• No Statutory Punitive Damages: Unlike in the United States, punitive damages – intended to punish the defendant for reprehensible, high-handed behaviour – are not recoverable under section 36. To circumvent this obstacle, a plaintiff in Canada will often seek to assert various parallel claims in tort (e.g., common law conspiracy) and in restitution (e.g., unjust enrichment, waiver of tort) in conjunction with claims under section 36. By asserting claims in restitution, plaintiffs will also seek a disgorgement of profits. However, there is a live debate in the recent certification jurisprudence as to whether these separate causes of action are viable/certifiable in light of the existence of an express statutory remedy that was adopted by Parliament.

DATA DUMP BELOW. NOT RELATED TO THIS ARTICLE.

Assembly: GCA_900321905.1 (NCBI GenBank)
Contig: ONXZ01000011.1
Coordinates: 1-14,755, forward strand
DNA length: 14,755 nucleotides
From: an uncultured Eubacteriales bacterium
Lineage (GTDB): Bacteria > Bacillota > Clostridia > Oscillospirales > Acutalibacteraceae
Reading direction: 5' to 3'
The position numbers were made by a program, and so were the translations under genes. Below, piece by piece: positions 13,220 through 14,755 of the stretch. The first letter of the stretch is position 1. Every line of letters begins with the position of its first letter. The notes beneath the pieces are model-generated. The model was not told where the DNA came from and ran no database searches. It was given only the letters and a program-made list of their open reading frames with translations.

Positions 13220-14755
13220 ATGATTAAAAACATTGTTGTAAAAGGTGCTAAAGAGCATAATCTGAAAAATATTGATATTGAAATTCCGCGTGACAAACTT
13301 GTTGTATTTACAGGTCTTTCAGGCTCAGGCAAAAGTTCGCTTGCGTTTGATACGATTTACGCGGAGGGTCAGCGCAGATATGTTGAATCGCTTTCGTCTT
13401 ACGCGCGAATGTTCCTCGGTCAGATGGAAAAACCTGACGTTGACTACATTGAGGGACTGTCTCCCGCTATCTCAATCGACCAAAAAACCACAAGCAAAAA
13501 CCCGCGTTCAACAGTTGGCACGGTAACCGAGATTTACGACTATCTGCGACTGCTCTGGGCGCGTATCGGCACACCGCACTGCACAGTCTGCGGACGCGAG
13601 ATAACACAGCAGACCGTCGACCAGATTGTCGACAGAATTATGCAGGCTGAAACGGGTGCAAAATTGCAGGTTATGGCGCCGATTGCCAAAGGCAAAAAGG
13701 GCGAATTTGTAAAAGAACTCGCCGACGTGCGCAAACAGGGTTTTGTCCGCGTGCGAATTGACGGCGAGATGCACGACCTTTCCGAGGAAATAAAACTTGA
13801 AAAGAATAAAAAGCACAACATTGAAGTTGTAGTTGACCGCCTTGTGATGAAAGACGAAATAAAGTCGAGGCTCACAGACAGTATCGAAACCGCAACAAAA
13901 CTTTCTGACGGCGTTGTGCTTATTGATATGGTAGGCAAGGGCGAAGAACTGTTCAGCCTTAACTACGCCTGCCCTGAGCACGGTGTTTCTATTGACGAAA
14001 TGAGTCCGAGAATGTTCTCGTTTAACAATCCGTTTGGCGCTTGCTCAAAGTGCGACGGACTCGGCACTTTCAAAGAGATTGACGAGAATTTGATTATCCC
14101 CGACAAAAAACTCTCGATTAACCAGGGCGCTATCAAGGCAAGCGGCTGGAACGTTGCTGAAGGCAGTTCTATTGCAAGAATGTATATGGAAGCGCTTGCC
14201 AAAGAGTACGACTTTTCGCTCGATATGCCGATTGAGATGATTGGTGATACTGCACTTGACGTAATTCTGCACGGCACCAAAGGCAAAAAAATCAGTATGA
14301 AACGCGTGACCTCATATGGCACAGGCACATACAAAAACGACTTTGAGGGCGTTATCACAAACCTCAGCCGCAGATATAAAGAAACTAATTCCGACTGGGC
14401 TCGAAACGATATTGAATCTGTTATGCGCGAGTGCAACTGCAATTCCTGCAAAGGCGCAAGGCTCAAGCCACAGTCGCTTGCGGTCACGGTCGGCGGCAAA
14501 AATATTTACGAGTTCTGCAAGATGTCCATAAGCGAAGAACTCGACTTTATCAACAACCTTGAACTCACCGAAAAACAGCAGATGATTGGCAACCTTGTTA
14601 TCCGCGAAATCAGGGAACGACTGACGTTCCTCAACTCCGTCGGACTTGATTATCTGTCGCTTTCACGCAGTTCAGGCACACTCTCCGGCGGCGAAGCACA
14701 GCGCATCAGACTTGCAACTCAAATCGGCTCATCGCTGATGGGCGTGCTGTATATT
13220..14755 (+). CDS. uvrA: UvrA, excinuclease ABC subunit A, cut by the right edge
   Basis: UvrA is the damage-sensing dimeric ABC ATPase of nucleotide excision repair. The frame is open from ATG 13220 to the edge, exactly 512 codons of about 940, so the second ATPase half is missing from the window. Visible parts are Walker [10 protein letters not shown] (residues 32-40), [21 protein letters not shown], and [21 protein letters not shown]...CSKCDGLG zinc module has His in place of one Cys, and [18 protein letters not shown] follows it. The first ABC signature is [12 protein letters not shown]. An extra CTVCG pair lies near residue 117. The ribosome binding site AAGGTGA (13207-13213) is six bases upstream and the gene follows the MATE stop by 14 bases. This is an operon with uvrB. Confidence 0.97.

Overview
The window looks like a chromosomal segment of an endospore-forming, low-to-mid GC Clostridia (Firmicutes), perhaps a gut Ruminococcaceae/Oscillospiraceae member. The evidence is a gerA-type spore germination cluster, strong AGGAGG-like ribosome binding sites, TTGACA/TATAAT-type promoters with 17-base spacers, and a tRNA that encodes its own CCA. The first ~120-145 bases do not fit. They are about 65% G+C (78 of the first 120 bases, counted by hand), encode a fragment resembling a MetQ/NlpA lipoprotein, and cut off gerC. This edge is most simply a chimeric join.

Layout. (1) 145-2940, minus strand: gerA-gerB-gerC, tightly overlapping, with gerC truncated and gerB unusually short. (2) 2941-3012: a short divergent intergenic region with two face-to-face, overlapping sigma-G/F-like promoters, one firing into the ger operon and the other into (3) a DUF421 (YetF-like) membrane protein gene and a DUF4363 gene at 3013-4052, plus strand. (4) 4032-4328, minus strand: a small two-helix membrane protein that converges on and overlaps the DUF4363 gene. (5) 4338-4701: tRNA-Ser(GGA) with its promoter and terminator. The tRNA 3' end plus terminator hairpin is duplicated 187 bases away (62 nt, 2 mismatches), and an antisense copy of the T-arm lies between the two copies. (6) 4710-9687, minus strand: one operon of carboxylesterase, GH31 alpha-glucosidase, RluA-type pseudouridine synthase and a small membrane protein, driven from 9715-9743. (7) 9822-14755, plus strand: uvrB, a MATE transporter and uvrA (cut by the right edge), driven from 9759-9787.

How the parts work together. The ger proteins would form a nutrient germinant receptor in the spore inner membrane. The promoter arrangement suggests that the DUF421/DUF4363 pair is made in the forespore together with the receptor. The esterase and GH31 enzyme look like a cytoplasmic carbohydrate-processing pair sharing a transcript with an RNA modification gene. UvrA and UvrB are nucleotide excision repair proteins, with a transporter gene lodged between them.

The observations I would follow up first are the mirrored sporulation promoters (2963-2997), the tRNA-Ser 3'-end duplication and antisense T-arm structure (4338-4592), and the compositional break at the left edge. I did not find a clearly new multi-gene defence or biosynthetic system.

• “Loser Pays” Costs Rule: The parties to a civil suit in Canada, including a class action, are normally subject to traditional cost rules that generally render unsuccessful litigants liable for a portion of their opponent’s costs. While this rule does not apply to certification motions in certain provinces (i.e., British Columbia), and while the courts have mitigated the harshness of this rule in several class actions, this “loser-pays” costs rule acts as a potent economic disincentive for potential antitrust plaintiffs in Canada in pursuing motions and claims with questionable merit.
  • Jury Trials Are Rare: In contrast to the practice in the United States, jury trials in commercial cases are exceptionally rare. As a result, litigants in Canada can confidently proceed on the assumption that if tried, the merits of an antitrust class action will likely be argued before a judge, not by a jury. However, in recent years, there has been no reported instance of a certified antitrust class action that has proceeded to a trial on the merits, since such cases either remain at the discovery phase or have been settled out of court. 

Differences in the Class Action Regime

The class action regime in Canada is fundamentally different than the class action regime in the United States.